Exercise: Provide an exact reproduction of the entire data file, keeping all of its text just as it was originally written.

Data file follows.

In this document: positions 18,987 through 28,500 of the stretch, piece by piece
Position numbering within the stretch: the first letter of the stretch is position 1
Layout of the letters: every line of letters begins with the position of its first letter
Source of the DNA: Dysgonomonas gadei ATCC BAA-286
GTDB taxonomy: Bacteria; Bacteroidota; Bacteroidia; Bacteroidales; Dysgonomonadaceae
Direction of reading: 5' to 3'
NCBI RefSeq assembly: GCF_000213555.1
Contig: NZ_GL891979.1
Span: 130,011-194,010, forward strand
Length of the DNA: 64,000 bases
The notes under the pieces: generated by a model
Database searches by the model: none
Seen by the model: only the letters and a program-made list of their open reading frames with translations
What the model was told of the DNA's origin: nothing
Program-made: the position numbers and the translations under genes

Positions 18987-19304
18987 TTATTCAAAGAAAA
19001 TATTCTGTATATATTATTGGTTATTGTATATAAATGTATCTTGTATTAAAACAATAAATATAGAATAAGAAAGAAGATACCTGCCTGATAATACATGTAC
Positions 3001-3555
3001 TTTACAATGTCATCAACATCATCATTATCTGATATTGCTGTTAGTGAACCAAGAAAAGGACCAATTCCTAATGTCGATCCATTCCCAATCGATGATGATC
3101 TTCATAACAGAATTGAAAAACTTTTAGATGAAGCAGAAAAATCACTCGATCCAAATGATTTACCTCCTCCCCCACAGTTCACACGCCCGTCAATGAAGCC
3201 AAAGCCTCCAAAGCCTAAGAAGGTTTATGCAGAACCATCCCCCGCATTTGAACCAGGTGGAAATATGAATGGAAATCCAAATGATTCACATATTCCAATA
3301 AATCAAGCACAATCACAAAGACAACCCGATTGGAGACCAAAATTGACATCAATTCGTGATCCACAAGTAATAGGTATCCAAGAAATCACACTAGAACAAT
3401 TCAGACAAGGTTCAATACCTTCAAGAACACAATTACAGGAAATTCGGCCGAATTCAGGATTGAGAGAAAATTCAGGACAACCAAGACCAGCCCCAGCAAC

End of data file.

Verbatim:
In this document: positions 18,987 through 28,500 of the stretch, piece by piece
Position numbering within the stretch: the first letter of the stretch is position 1
Layout of the letters: every line of letters begins with the position of its first letter
Source of the DNA: Dysgonomonas gadei ATCC BAA-286
GTDB taxonomy: Bacteria; Bacteroidota; Bacteroidia; Bacteroidales; Dysgonomonadaceae
Direction of reading: 5' to 3'
NCBI RefSeq assembly: GCF_000213555.1
Contig: NZ_GL891979.1
Span: 130,011-194,010, forward strand
Length of the DNA: 64,000 bases
The notes under the pieces: generated by a model
Database searches by the model: none
Seen by the model: only the letters and a program-made list of their open reading frames with translations
What the model was told of the DNA's origin: nothing
Program-made: the position numbers and the translations under genes

Positions 18987-19304
18987 TTATTCAAAGAAAA
19001 TATTCTGTATATATTATTGGTTATTGTATATAAATGTATCTTGTATTAAAACAATAAATATAGAATAAGAAAGAAGATACCTGCCTGATAATACATGTAC
Positions 3001-3555
3001 TTTACAATGTCATCAACATCATCATTATCTGATATTGCTGTTAGTGAACCAAGAAAAGGACCAATTCCTAATGTCGATCCATTCCCAATCGATGATGATC
3101 TTCATAACAGAATTGAAAAACTTTTAGATGAAGCAGAAAAATCACTCGATCCAAATGATTTACCTCCTCCCCCACAGTTCACACGCCCGTCAATGAAGCC
3201 AAAGCCTCCAAAGCCTAAGAAGGTTTATGCAGAACCATCCCCCGCATTTGAACCAGGTGGAAATATGAATGGAAATCCAAATGATTCACATATTCCAATA
3301 AATCAAGCACAATCACAAAGACAACCCGATTGGAGACCAAAATTGACATCAATTCGTGATCCACAAGTAATAGGTATCCAAGAAATCACACTAGAACAAT
3401 TCAGACAAGGTTCAATACCTTCAAGAACACAATTACAGGAAATTCGGCCGAATTCAGGATTGAGAGAAAATTCAGGACAACCAAGACCAGCCCCAGCAAC